It is interesting that those who preach equality have little of it.

Screen Shot 2016-04-29 at 12.38.28 PM

“a fellow veteran and a judge of compassionate heart”

The Fayetteville Observer has a remarkable story:

Standing before Judge Lou Olivera was a retired Special Forces Green Beret sergeant who was in Cumberland County veterans court on April 12 for violating probation.

“Every two weeks we go to veterans court, and my urinalysis test had come back positive,” Joe Serna, 41, says….

Olivera sentenced Serna to a night in lockup and told him to report back to court the next day for incarceration….

Serna reported for his punishment, where he was met by the judge.

“When Joe first came to turn himself in, he was trembling,” says Olivera, a veteran, too, who served in the Gulf War. “I decided that I’d spend the night serving with him.”

And down Interstate 95 south, the judge drove this nervous veteran.

“Where are we going, judge?” Serna asked.

“We’re going to turn ourselves in,” Olivera said.

“He said he was going to stay with me,” Serna said. “I couldn’t process a judge being my cellmate.

“They take me to the cell, and I’m sitting on my bunk. And, then, in walks the judge….

Mostly, from five in the afternoon on April 13 until 6:30 a.m. the next day, the judge and the veteran talked about their respective military service, Serna’s post-traumatic stress disorder from three tours of duty in Afghanistan and how the inmate could turn around his downward spiral that had resulted in a driving-while-impaired charge and other serious traffic offenses.

“I was having a hard time,” Serna says about his DWI charge. “I lost a lot of friends in Afghanistan and because of my injuries from an Afghanistan suicide-bomber, I medically retired and I was depressed and going down the wrong path.”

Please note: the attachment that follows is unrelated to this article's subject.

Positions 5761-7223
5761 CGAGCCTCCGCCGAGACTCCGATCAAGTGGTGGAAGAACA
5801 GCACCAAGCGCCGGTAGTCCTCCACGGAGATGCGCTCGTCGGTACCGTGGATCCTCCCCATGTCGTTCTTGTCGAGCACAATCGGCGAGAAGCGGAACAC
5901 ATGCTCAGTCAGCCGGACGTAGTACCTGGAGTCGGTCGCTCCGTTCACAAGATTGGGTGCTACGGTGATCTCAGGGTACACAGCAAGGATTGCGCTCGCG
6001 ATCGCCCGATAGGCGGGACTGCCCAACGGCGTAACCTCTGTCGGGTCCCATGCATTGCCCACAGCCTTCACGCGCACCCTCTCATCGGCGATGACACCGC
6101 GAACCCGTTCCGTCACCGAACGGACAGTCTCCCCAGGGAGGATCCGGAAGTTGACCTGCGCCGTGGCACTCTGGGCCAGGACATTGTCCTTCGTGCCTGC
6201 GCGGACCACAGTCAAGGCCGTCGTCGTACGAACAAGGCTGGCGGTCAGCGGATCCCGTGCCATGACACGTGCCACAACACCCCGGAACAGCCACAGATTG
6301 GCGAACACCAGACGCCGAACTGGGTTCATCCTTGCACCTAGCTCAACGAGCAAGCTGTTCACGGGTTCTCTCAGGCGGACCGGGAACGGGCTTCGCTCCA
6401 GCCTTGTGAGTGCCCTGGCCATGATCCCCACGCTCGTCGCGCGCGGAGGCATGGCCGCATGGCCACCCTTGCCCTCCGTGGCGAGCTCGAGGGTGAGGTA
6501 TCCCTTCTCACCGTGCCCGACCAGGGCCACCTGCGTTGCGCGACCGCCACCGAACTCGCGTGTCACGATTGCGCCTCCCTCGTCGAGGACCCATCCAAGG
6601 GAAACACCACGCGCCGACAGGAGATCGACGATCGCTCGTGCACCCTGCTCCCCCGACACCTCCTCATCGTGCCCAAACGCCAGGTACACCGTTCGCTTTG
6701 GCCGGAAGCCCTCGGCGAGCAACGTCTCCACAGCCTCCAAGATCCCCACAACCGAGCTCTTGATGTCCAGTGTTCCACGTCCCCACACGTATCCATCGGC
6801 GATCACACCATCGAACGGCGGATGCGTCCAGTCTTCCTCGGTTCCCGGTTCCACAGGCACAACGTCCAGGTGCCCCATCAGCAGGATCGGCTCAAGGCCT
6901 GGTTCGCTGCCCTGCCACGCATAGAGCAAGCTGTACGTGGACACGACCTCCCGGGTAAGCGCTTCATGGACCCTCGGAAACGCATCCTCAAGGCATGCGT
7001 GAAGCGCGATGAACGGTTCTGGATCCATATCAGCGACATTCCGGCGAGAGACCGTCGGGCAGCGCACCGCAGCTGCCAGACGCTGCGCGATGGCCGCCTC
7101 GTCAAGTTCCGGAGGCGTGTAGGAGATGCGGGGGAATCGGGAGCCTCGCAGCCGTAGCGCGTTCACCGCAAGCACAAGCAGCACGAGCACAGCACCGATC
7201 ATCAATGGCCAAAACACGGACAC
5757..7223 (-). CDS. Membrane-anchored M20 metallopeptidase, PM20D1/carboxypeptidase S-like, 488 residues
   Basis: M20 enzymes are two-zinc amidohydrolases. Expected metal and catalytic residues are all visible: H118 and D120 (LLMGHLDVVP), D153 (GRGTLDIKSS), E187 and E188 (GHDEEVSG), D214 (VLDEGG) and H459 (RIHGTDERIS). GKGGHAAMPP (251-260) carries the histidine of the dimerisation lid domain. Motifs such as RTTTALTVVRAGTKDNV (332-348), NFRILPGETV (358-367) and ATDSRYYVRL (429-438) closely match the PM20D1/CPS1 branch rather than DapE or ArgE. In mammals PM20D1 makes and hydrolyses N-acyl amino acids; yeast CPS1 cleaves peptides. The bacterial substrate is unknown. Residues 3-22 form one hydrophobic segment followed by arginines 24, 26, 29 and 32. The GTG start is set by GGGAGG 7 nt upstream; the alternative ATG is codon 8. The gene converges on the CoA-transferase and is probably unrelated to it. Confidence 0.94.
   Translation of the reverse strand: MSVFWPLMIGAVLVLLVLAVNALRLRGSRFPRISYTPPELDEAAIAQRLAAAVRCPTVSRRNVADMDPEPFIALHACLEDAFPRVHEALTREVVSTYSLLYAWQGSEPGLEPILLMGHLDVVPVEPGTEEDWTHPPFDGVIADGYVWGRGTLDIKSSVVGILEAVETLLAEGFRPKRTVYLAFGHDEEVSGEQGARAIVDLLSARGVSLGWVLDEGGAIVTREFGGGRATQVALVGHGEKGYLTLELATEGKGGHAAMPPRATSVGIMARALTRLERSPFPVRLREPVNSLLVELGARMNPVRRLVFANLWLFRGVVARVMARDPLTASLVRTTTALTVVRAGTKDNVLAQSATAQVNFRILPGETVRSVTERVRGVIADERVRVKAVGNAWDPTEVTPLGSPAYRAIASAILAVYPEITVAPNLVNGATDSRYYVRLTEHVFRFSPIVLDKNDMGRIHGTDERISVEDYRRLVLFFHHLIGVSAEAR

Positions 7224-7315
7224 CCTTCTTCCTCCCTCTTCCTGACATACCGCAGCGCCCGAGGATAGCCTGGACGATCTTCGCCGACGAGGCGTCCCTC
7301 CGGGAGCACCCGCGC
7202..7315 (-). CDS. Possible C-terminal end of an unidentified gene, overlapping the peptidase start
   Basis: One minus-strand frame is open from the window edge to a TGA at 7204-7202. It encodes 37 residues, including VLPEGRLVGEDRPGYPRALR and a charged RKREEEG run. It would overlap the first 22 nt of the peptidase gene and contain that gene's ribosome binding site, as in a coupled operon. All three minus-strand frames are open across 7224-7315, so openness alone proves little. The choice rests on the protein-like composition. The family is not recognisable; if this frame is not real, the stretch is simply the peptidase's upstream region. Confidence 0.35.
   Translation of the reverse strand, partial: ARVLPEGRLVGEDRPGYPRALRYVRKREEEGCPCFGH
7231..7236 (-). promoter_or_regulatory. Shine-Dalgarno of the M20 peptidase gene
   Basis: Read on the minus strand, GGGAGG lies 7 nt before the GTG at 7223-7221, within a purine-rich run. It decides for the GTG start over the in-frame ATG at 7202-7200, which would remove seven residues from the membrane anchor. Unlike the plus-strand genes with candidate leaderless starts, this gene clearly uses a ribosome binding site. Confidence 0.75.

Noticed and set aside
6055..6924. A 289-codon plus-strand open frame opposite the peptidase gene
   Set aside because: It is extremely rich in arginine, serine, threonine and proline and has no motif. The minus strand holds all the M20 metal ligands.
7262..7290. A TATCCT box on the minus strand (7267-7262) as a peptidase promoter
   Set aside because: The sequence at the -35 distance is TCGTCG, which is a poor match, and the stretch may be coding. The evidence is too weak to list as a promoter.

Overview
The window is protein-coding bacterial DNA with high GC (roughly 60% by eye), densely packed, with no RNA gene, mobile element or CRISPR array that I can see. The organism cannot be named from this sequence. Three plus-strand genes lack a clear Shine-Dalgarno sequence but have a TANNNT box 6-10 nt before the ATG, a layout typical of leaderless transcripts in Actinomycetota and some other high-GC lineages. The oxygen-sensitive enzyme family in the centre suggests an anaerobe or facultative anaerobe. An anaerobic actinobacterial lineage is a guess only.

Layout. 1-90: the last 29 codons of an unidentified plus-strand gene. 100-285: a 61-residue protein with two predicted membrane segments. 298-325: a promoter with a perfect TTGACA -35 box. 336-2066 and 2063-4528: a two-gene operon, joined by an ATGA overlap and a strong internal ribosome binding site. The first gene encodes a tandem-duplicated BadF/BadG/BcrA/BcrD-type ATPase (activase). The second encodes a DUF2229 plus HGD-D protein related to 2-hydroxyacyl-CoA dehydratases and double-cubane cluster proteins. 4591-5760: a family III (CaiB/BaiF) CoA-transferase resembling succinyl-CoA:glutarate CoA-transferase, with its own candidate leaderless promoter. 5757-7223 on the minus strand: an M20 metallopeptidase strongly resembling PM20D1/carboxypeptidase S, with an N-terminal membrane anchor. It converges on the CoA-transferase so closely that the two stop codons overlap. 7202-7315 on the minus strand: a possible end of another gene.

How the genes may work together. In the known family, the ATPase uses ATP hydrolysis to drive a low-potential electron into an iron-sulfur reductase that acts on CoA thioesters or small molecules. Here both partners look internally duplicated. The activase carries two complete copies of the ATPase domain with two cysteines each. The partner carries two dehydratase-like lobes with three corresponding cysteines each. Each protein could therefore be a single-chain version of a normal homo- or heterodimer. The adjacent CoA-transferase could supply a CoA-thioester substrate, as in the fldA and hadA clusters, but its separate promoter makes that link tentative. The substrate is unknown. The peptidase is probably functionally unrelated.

Then he met Olivera in veterans court.

“He stepped in there for me,” says Serna, a married father of seven ages 23, 20, 18, 15, 7, 2 and five months.

Rocio Serna, a military veteran, says she has seen a change in her husband and is grateful to Olivera.

“When he told me this story, I was in disbelief,” she says. “I said, ‘No way.’ The judge even bought doughnuts for the family when they came home.”…

“I cannot even put into words how I feel about him,” Serna says. “I look at him as a father. I’ve seen a lot of things, and this by far is the most compassionate thing I’ve ever seen anyone give to anybody. I will never let him down again.”

You might be a progressive if…

…you believe that the pediatrician who announces “it’s a boy” to the mom-to-be upon viewing her ultrasound is being presumptuous and transphobic, and that the appropriate reaction would be “biologically it’s a boy but it is too soon to tell what gender the baby will eventually identify with.”

Latin-speaking morons and knuckle-draggers

It’s established that HB2 is a big story in the sports world, so it’s perfectly understandable that N&R columnist Ed Hardin would weigh in:

And now the NCAA has said we have to prove ourselves to be normal, decent human beings or future games in Greensboro and Charlotte will be in the same jeopardy as the NBA All-Star Game scheduled for next year already is.

NCAA officials have now said that either we “provide an environment that is safe, healthy and free of discrimination, plus safeguards the dignity of everyone in the event” or else.

We’ve been lumped into a category of knuckle-draggers along with states flying Confederate flags and states that allow their schools to use “abusive or offensive” imagery of Native American mascots.

You know, morons.

But then he closes the column with “Esse quam videri.” It’s still the sports page, dude—- this knuckle-dragger doesn’t understand Latin.

It’s not easy being green

Day in and day out we are told by, well almost everyone, that in order to “be green” we must do what ever we can to reduce our contribution to atmospheric CO2–you know, reduce our carbon foot print. Well now comes a study from the journal Nature Climate Change saying that no, additional CO2 in the atmosphere is making the planet greener. Here is how NASA is reporting the news:

From a quarter to half of Earth’s vegetated lands has shown significant greening over the last 35 years largely due to rising levels of atmospheric carbon dioxide, according to a new study published in the journal Nature Climate Change on April 25…The greening represents an increase in leaves on plants and trees equivalent in area to two times the continental United States.

Amazingly the title of the NASA release on the study is Carbon Dioxide Fertilization Greening Earth, Study Finds. If we weren’t totally caught up in this “CO2 is pollution” hysteria an empirical finding like this one would probably be too trivial and obvious to even mention.